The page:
GSDUpdate: Year in Review: Spotlight on 2012 Research
we look back at selected studies of the Grassland, Shrubland and Desert Ecosystem
Science Program (GSD) that depict its strengths and focus areas. Significant results of recent research and science
applications by GSD scientists are highlighted. We identify where program research lines up with the strategic priorities of
the USDA Forest Service and the Rocky Mountain Research Station. In particular, we spotlight accomplishments in
understanding and controlling invasive plant species;
assessing changes in ecosystems and landscapes caused by disturbances and stressors such as fire,
climate change and their interactions;
evaluating methods to monitor and support rare native species and biodiversity; and
developing approaches for restoring ecosystems and landscapes to improve their resiliency.
Welcome to the Grassland, Shrubland and Desert Ecosystems (GSD) Program of the Rocky Mountain Research Station.
The Big Picture
Grassland, shrubland, and desert ecosystems are under threat from disturbances, invasive species, and climate change. These ecosystems provide considerable value in the form of wildlife habitat, clean air and water, biological diversity and recreation.
What We Do
We develop and deliver scientific knowledge, technology and tools that will enable people to sustain and restore grasslands, shrublands, and deserts under increasing threats from expanding human-related uses, invasive species, changing disturbance patterns, and climate changes.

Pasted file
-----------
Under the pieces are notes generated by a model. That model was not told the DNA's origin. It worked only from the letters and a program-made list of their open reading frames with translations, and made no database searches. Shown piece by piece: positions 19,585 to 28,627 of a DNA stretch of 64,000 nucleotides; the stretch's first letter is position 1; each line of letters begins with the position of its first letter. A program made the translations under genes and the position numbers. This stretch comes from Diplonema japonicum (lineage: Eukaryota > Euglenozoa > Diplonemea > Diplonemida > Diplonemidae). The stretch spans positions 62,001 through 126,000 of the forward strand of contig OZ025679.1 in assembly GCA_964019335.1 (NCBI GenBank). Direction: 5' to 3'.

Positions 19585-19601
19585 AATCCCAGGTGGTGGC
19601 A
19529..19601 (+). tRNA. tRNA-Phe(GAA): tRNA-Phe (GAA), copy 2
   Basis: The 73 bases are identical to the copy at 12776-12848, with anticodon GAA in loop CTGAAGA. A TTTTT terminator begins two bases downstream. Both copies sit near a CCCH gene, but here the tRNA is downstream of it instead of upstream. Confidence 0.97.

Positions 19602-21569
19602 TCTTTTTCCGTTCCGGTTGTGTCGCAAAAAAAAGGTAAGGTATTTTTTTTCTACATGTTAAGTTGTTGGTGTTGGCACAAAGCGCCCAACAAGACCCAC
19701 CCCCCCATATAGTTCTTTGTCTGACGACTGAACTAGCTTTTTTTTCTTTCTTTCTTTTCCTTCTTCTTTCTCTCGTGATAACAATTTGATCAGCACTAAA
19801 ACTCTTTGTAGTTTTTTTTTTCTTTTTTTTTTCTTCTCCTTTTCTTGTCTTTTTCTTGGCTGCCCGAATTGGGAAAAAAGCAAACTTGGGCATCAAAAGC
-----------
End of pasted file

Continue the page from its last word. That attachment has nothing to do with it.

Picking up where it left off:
Research by Subject Area
Our scientists perform relevant and timely research in five focal areas: disturbance, invasive species, restoration, ecosystem sustainability and management, and climate change.
Research by Ecoregions
Our science teams perform research in three ecoregions in western North America and other ecosystems around the world. These eco-regions cover vast areas of the western landscapes where our teams tackle multiple threats to ecosystem sustainability.
Who We Are
The GSD program consists of scientists, professionals, technicians and support staff with diverse expertise in the biological, social, and natural resource sciences. We work in collaboration with universities, municipal, state and federal natural resources agencies, non-government organizations, and other research and management institutions. Members of the GSD staff are located at 7 laboratories in 6 states in the intermountain West (Provo, UT, Reno, NV), Rocky Mountains (Boise and Moscow, ID), northern Great Plains (Bozeman, MT, Rapid City, SD), and American Southwest (Albuquerque, NM). GSD employees also manage the Great Basin Experimental Range and the Desert Experimental Range and serve as liaisons to research natural areas within the geographic region covered by the Rocky Mountain Research Station.